February 5, 2014 in Events (live blogging), HR Directors Business Summit 2014

Emotional intelligence at work – how to make change stick

David Jenkins & Jo Maddocks, JCA Global


We started with an exercise, gazing into the eyes of the person (a stranger!) sat next to us. First, we looked at them as if they had come to us with a problem, then we looked at them as if they were the problem, then we looked at them if they’re full of potential. There was loads more energy when people adopted the 3rd position (at my core, I’m a strengths coach and I’m privileged to spend most of life in this place!).


Emotional Intelligence (EI) was introduced as the ability to manage your personality and has a strong influence on performance. Recent developments in neuroscience are supporting EI and there is a flow from stimulus to attitude to feelings/emotions which then leads to thinking and action (with results). Our limbic brain learns from experience rather than books our courses. If we want to change our attitude at a deep level, we need to get out there and experience things.


We looked at a framework for EI, showing the interplay of Behaviours, Feelings, and Attitude with both Personal and Interpersonal Intelligence. Changing attitudes needs to be done at a deep level, it can’t be done through sheer willpower, and starting to doubt your attitude can be a great start to effective change.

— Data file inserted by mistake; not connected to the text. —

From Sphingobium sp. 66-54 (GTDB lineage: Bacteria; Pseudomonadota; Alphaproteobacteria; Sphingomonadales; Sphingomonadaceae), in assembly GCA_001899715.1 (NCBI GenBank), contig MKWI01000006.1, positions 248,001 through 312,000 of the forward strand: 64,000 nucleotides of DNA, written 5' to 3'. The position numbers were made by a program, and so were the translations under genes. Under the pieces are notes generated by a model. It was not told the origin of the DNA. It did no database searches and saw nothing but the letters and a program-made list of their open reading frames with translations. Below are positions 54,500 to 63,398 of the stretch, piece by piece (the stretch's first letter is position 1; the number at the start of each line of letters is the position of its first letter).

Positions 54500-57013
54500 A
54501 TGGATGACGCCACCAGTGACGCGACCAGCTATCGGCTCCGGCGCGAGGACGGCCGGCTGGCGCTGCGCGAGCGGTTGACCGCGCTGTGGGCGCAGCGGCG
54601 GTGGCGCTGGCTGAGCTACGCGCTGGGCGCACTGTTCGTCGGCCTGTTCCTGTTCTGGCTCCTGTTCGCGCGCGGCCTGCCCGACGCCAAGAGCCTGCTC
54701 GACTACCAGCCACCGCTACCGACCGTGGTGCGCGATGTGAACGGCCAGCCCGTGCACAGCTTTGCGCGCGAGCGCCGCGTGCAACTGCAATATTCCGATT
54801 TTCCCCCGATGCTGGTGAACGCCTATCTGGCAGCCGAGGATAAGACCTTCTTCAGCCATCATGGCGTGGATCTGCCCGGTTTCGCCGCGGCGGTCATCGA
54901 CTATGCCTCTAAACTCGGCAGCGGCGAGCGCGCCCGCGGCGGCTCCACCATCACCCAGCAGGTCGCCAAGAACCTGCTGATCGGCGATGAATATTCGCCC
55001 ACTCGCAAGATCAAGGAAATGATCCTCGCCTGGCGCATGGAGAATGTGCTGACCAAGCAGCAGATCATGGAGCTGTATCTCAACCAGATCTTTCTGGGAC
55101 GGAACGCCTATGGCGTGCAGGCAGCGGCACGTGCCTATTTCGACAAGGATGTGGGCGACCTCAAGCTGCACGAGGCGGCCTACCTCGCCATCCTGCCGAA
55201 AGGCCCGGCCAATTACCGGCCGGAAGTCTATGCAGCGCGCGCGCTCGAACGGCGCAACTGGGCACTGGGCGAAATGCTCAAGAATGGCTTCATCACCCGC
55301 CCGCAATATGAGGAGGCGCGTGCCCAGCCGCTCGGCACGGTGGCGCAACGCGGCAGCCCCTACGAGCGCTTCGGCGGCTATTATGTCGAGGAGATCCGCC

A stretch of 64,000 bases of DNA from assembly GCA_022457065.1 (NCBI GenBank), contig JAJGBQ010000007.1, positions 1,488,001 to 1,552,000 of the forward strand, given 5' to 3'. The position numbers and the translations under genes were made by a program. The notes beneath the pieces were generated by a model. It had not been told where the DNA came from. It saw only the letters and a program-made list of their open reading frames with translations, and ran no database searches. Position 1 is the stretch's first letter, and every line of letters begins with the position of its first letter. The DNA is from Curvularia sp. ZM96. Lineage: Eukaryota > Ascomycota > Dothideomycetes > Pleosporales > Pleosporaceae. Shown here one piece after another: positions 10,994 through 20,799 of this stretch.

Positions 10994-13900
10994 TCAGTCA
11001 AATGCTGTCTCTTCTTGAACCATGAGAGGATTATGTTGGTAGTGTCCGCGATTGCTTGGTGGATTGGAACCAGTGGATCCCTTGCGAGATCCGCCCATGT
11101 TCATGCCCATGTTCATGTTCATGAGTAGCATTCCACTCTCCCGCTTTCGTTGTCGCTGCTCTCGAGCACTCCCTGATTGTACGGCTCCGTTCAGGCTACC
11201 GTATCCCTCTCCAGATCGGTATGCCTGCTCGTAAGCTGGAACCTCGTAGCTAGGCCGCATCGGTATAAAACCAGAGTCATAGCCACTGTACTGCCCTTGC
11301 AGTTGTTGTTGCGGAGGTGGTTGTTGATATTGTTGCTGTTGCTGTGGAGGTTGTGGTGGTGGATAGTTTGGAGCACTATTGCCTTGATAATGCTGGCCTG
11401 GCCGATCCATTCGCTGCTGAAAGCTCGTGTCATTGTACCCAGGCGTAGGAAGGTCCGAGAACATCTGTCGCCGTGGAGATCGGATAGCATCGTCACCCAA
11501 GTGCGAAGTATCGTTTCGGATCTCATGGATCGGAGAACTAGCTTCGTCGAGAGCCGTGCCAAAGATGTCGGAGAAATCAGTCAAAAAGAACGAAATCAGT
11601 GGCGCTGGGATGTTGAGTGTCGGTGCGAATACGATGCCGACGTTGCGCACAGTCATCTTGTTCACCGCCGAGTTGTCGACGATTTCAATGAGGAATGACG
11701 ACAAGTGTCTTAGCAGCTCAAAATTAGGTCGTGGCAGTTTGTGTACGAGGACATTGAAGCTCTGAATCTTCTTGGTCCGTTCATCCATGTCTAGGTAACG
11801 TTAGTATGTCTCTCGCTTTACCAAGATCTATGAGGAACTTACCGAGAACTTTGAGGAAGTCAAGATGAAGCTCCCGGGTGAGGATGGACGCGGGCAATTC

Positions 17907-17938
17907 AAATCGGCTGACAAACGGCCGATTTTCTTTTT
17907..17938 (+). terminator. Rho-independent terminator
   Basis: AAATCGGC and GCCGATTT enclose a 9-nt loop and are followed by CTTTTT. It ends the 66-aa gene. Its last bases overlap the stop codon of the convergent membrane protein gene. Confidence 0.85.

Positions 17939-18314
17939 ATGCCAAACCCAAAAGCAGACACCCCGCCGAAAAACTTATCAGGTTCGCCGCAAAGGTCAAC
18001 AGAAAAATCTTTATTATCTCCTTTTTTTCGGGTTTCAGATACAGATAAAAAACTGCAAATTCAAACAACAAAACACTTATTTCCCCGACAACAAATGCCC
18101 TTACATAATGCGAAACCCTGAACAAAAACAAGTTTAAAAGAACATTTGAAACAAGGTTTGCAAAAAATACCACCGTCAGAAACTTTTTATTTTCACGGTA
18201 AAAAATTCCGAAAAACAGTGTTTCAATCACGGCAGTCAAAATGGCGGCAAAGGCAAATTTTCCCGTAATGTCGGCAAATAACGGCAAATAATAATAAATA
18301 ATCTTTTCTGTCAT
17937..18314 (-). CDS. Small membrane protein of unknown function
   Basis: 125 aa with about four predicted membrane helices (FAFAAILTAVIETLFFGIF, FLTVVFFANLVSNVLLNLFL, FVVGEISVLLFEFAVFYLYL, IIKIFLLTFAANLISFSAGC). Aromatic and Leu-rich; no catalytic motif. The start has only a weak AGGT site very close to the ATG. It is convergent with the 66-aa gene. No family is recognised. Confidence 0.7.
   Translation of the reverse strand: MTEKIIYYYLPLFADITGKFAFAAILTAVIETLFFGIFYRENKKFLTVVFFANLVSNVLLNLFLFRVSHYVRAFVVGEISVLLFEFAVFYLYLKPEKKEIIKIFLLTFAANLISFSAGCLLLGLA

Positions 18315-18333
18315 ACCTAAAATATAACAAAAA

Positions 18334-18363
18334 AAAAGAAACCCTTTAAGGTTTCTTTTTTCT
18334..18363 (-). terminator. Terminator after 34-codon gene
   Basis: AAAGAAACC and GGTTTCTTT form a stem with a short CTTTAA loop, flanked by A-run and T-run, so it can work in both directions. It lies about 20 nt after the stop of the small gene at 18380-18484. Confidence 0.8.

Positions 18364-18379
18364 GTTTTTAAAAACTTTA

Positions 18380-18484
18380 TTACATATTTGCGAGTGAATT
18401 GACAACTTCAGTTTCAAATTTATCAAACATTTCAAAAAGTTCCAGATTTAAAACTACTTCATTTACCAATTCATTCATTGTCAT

How do we make change stick? We need to work at the deeper level of attitudes which will take longer, but will make a long-lasting impact. Use learning groups so that the learning is experiential and people learn with others. Create a common language so that people have tools to discuss this, and work to integrate this at all levels and create the right climate.


So often, we don’t actually deal with emotions. It is a bit like putting an unpleasant phone call on hold and never actually dealing with it; when you pick up the phone, the problem is still there and is unlikely to have gone away. Leadership climate also has a massive impact on culture. Finance was cited as an industry which is working hard to change, especially from ‘I’ to ‘we’. Experience is that there has been significantly lower self-awareness and authenticity in Finance and so there is work required at a deep level (both individual and collective) in order to drive change that sticks.

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